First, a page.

Before searching for truffles you first have to find a truffle-hunter. Like their gold prospecting cousins, truffle-hunters are, I suspect, a pretty secretive lot somewhat reluctant to share their secrets with a potential rival. Since Italians are the single greatest consumers of truffles, for all I know the mafia might already have a stranglehold on the local truffle market.
My discreet enquiries lead to Horsham and Melissa Waddingham. Thankfully there are no suspicious violin cases lying around her house, just dozens of thick volumes on fungi and truffles and she strikes me as more academic than mafia boss. Now studying Forestry and Woodland Management at Plumpton College, she first became interested in fungi when a friend gave her some porcini, which sounds suspiciously Italian to my ears but is simply an edible mushroom. In fact, she's half French and was excited to discover that her grandfather used to go truffle-hunting in his native France. But are there any truffles in England? "Oh, yes," she reveals over a cup of coffee, "they like chalk and limestone and are up there on the South Downs." My pulse quickens.
Equally excited is Melissa's labrador Zebedee, who has been trained as a truffle hound but appears to mistake my wrinkly skin for that of a truffle and jumps all over me. Melissa reassures me that he's just being friendly and explains that truffle oil was smeared on his mother's teats when he was a puppy and that it's smell rather than appearance that arouses him. Perhaps a recent bout of athletes' foot has left me smelling faintly fungal. Rewarded for finding truffle-scented objects hidden around the house, Zebedee now associates the distinctively earthy smell with all things good.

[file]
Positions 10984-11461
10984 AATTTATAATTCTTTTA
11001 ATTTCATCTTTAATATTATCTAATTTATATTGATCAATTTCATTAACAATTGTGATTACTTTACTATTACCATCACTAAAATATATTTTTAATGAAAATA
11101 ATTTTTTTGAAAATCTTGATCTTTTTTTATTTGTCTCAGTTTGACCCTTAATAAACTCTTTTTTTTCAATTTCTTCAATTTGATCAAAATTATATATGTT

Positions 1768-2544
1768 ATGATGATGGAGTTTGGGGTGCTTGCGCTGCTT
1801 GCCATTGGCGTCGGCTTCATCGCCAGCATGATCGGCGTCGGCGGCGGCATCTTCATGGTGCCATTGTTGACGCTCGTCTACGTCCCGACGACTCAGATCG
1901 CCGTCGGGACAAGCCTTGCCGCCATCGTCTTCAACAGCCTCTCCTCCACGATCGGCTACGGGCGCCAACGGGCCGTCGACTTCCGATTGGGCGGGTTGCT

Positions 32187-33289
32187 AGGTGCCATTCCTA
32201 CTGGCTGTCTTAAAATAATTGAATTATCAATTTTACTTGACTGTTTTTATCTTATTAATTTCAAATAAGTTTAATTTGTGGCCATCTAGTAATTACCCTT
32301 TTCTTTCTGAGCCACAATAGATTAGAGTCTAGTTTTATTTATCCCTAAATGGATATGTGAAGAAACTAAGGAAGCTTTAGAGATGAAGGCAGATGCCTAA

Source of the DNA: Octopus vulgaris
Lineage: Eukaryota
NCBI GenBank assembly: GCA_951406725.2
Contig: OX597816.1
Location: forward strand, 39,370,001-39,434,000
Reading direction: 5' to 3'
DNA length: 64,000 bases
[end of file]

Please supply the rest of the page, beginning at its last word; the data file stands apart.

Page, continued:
Far from a recent development, I learn that truffle hunting has been going on in Sussex for centuries. And with global warming making conditions even more hospitable, the prospects are very encouraging and Sussex could yet develop into a major player in the lucrative world of truffles. Just as I'm beginning to get a whiff of bundles of dosh and my metaphorical tail is wagging as energetically as Zebedee's, I learn the quite devastating news that the truffles presently found around these parts are "not very valuable". What? "Summer truffles or Tuber aestivum are only worth about 180 a kilo." That sounds quite a lot to me but a lot less when taking into account the fact that each truffle weighs around 20 grams and they are, even with Zebedee's enthusiastic help, notoriously hard to find. Each reasonable-sized specimen is worth in the region of 3 to 4, handy but hardly life-changing. And certainly not as spectacular as the white truffle (Tuber magnatum), which go for about 10,000 a kilo. Incidentally, the record amount paid for a single white truffle was 165,000 back in December 2007 for a specimen weighing 1.5 kilograms, which is a lot more like it.